Prospect Park Networks — the production company that launched with high hopes of bringing two canceled ABC soap operas back to life — has put itself on legal life support. The production firm based in Century City, Calif., headed by veteran producers Jeff Kwatinetz and Rich Frank, said Monday that it has filed for Chapter 11 bankruptcy protection.
Producers behind the revived All My Children and One Life to Live hoped to buy ad time during broadcast soaps, but CBS and NBC refused to help tout the competition and ABC has since filed a lawsuit over one spot.
After being canceled by ABC in 2011, All My Children will be back starting Monday with much of its august cast intact, but this time it will be online. Joining AMC the same day will be One Life to Live, another venerable soap cut down by ABC after 44 seasons. Each serial will unveil four daily half-hours per week, plus a recap/behind-the-scenes episode on Fridays, with 42 weeks of original programming promised for the first year.
ABC responded to the lawsuit filed last week by studio Prospect Park seeking $25 million in damages — which alleged the network maliciously killed three One Life to Live characters to sabotage its online resurrection of the show — terming the legal action “baseless.”
One week before Prospect Park is set to launch online soaps All My Children and One Life to Live, the production company is filing a breach of contract lawsuit against ABC, which licensed the shows to Prospect Park, the company of Jeff Kwatinetz and former Walt Disney studios president Rich Frank, two years ago. In the complaint, which has been filed with the Los Angeles Superior Court, Prospect Park claims that ABC has been breaking the licensing agreement and sabotaging Prospect Park’s efforts to continue on AMC and OLTL online.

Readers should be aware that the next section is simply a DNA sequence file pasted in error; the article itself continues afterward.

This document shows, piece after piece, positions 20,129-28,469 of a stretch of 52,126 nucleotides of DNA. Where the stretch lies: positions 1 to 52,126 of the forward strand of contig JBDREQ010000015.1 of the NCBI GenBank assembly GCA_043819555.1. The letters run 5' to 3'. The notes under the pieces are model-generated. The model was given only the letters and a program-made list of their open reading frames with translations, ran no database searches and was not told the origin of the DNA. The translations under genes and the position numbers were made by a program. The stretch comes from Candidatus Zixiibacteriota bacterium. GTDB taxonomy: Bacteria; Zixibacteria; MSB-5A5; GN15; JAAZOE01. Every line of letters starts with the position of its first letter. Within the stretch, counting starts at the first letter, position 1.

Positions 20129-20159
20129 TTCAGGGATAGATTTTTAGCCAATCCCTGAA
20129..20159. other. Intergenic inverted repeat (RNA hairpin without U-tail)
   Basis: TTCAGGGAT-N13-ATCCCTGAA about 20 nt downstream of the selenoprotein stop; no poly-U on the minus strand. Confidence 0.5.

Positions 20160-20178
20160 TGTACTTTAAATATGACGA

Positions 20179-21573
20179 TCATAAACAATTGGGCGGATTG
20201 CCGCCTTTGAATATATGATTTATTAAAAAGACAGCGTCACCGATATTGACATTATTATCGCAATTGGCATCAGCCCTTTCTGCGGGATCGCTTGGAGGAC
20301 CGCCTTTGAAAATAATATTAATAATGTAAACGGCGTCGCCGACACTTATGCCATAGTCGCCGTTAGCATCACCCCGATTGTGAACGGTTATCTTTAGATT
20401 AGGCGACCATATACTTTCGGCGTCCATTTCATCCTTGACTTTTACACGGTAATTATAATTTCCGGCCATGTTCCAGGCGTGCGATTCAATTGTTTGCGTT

NEW YORK (AP) — It’s not uncommon for soap opera characters thought dead to spring back to life. Now, a pair of soap operas thought dead are being resurrected. Venerable daytime dramas “All My Children” and “One Life to Live” will soon be reborn online after getting the ax little more than a year ago […]
Prospect Park, the production company that failed to bring canceled ABC soaps All My Children and One Life to Live online last year, has secured a deal with SAG-AFTRA that could see the veteran series making new episodes in 2013.
Prospect Park, the company, which in July signed a licensing deal with ABC to keep canceled daytime dramas One Life To Live and All My Children in production for online distribution, will not proceed with its plans for an online soap network anchored by the two shows.
ABC’s canceled daytime dramas All My Children and One Life to Live may be returning to television. Prospect Park, the company that licensed the soaps from ABC and plans to relaunch them online in the first quarter of 2012, is meeting with cable networks — both big-tent, general entertainment networks and female-centered nets — about TV sales of the two series and is getting interest.
All My Children and One Life to Live will live on — on the Web.Disney’s ABC has sold the online rights to the two long-running soaps, which are scheduled to go off the air in September, as part of a deal with TV, film and music company Prospect Park, sources say.